© Copyright Policy - open-access
Related In: Results  -  Collection

License
Show All Figures
getmorefigures.php?uid=PMC3105300&req=5

f1: Distribution of proteins identified according to the subfractionation workflow.(a) Workflow of the proteomic experiment. The preparation of the five different subcellular fractions is exemplified with the most crucial steps. The starting point for all proteomic samples is the bacterial batch cell culture. The first crossroads is the separation between complete cells for the BEF (biotinylation-enriched fraction) aiming at the surface-exposed proteins, the cell culture medium for the extracellular proteins and cells for the cytosolic/membrane fractions. 14N/15N mixing depicts the stage in sample preparation, where mixing of the labelled pool and the unlabelled samples occurred. The earliest time point in experimental setup is chosen to minimize introduced effects by the labelling procedure to the quantitative data. Proteomic analyses (GeLC-MS and LC-MS) were performed with high-resolution and high mass accuracy mass spectrometry (2,142 total identified proteins with an FPR (false-positive rate) of 0.11% and 1.86 p.p.m. mass accuracy). (b) Distribution of proteins identified with a predicted subcellular localization in the different subfractions analysed. The area of the circles is proportional to number of identified proteins. (c) VENN plot of protein identifications in the different designated subcellular fractions. Numbers for the membrane fraction are summarized from EMF and MSF. Prediction of subcellular localization is according to Zhou et al.52 Loci of localization assigned were as follows: intracellular; integral membrane proteins (multitransmembrane, multitransmembrane (lipid-modified N termini)); membrane-associated proteins (lipid anchored, LPxTG cell wall anchored, N-terminally anchored (no cleavage site), N-terminally anchored (with cleavage site), C-terminally anchored (with cleavage site), intracellular/TMH start after 60); secreted (secreted via minor pathways (bacteriocin) (no cleavage site), secretory (released) (with cleavage site)).
Mentions: Metabolically labelled B. subtilis proteins from growing and non-growing cells were fractionated to obtain five different subproteomes for a comprehensive view on regulatory and physiological changes (Fig. 1). Entry into stationary phase was provoked by glucose deprivation at an optical density (500 nm) of 1 (Supplementary Fig. S1). Based on our workflow, allowing highly accurate (average mass deviation of <2 p.p.m. in our analysis) and reliable data (0.11% false positives on average on protein level), we were able to considerably cover the proteome of B. subtilis. In total, 2,142 proteins were identified with at least two peptides, which represents 52.2% of the entire predicted proteome (Table 1; Supplementary Data 1). We were able to assign 552 proteins solely found in the cytosolic fraction (Fig. 1), while 344 proteins were exclusively found to be associated with or completely inserted into the bacterial membrane. Furthermore, 81 proteins were identified only in the extracellular space. A substantial number of proteins were found in multiple subcellular fractions: 509 proteins were found in two, 389 in three and 266 proteins in all subproteomes.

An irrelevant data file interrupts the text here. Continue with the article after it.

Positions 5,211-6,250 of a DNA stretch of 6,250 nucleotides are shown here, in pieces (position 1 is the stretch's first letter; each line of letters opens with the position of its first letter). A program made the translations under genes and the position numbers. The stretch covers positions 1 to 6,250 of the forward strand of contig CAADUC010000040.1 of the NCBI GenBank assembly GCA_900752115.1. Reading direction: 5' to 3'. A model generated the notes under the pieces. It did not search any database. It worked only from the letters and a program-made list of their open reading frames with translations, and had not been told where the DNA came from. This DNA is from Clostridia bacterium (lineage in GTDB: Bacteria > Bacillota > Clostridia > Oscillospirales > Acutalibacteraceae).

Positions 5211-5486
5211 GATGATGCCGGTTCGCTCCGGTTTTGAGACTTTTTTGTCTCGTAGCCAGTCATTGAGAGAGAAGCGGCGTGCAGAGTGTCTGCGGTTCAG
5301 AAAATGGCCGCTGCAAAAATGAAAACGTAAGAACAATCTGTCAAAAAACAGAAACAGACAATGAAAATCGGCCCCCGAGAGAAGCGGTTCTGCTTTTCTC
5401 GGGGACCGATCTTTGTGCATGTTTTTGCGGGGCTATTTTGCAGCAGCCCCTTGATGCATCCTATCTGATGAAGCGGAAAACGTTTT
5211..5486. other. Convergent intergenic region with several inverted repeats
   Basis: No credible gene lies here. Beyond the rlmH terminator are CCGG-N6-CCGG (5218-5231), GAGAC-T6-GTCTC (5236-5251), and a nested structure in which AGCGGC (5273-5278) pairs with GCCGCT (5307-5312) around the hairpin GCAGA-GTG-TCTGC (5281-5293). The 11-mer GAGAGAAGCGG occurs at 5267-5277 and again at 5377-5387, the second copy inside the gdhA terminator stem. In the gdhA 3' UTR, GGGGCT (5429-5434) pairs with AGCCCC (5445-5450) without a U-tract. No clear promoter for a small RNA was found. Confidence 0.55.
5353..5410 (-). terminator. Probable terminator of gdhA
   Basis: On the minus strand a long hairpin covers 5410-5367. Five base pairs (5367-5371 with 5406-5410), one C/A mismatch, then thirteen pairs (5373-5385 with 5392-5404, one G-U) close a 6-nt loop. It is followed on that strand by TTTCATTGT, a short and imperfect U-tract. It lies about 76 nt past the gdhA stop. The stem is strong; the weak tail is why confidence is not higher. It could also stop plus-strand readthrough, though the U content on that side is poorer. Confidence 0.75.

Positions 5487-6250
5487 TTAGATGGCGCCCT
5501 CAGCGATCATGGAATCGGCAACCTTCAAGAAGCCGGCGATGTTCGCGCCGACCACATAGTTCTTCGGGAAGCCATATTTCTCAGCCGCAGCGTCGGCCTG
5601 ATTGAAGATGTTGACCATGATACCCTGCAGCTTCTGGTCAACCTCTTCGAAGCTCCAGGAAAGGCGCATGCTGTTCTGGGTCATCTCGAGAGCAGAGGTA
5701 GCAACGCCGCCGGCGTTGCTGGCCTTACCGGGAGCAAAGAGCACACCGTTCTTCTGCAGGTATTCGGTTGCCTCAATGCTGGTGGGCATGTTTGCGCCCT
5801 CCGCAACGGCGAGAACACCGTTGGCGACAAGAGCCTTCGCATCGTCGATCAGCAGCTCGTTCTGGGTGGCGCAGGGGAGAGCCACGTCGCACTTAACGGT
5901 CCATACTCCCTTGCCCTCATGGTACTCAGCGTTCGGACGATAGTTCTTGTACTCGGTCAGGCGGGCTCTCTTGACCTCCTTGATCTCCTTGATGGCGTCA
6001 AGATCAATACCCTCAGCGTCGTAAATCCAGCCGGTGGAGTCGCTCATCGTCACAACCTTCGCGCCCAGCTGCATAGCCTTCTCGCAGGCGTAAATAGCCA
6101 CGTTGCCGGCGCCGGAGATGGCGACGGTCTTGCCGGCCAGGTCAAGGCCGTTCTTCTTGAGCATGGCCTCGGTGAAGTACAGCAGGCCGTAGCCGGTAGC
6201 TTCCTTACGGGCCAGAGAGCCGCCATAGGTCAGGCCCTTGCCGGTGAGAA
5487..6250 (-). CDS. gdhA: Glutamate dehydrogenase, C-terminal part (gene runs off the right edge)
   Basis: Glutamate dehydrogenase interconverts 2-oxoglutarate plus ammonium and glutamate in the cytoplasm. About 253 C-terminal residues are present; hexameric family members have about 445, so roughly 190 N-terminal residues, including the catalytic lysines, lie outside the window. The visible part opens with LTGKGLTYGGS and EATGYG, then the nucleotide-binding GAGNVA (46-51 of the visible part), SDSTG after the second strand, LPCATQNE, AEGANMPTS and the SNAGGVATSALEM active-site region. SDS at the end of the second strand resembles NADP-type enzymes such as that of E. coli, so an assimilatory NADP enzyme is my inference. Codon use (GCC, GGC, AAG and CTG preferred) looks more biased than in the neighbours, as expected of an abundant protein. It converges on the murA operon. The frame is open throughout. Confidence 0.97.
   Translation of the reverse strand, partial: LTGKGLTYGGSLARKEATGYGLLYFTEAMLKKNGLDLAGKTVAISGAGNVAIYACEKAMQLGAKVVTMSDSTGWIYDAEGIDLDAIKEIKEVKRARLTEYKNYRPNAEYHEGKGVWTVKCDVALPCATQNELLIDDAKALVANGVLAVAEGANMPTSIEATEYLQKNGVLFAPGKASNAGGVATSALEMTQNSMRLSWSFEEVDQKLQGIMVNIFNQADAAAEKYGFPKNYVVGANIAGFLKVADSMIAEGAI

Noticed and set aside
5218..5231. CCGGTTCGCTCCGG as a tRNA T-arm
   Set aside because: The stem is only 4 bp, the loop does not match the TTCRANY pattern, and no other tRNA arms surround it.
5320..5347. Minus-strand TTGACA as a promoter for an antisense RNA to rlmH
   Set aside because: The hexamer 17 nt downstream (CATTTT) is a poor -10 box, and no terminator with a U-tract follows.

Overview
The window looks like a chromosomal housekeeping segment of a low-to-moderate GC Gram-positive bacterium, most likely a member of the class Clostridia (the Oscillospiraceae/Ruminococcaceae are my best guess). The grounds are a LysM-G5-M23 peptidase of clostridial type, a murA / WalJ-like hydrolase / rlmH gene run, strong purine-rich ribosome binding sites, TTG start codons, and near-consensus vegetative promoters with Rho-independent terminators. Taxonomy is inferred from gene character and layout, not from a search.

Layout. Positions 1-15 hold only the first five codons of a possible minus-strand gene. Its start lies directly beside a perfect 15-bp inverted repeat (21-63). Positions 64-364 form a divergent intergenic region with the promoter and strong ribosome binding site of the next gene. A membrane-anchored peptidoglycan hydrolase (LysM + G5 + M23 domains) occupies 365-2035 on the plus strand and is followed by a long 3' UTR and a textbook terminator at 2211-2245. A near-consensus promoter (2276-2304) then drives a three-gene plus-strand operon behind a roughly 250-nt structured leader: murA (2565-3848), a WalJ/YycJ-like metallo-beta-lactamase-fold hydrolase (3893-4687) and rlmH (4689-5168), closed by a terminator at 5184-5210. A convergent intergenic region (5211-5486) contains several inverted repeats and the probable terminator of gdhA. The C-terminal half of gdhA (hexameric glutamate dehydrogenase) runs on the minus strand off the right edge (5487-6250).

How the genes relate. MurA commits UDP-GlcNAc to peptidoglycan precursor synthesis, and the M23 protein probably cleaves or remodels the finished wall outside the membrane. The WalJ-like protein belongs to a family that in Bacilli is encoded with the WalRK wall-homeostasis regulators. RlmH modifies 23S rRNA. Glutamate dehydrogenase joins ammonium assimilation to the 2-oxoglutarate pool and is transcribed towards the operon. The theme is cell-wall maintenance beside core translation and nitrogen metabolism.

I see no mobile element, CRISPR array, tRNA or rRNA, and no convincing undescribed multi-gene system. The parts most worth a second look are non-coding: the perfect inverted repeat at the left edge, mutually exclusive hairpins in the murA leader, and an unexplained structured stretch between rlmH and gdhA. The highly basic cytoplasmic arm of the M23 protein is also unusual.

Bottom Line: In this study, we monitor temporal changes in the proteome, transcriptome and extracellular metabolome of B. subtilis caused by glucose starvation.Quantitative proteomic and corresponding transcriptomic data were analysed with Voronoi treemaps linking functional classification and relative expression changes of gene products according to their fate in the stationary phase.The obtained data comprise the first comprehensive profiling of changes in the membrane subfraction and allow in-depth analysis of major physiological processes, including monitoring of protein degradation.

View Article: PubMed Central - PubMed

Affiliation: Ernst-Moritz-Arndt-Universität Greifswald, Institute for Microbiology, Greifswald 17487, Germany.

ABSTRACT
Functional genomics of the Gram-positive model organism Bacillus subtilis reveals valuable insights into basic concepts of cell physiology. In this study, we monitor temporal changes in the proteome, transcriptome and extracellular metabolome of B. subtilis caused by glucose starvation. For proteomic profiling, a combination of in vivo metabolic labelling and shotgun mass spectrometric analysis was carried out for five different proteomic subfractions (cytosolic, integral membrane, membrane, surface and extracellular proteome fraction), leading to the identification of ~52% of the predicted proteome of B. subtilis. Quantitative proteomic and corresponding transcriptomic data were analysed with Voronoi treemaps linking functional classification and relative expression changes of gene products according to their fate in the stationary phase. The obtained data comprise the first comprehensive profiling of changes in the membrane subfraction and allow in-depth analysis of major physiological processes, including monitoring of protein degradation.

Show MeSH
Related in: MedlinePlus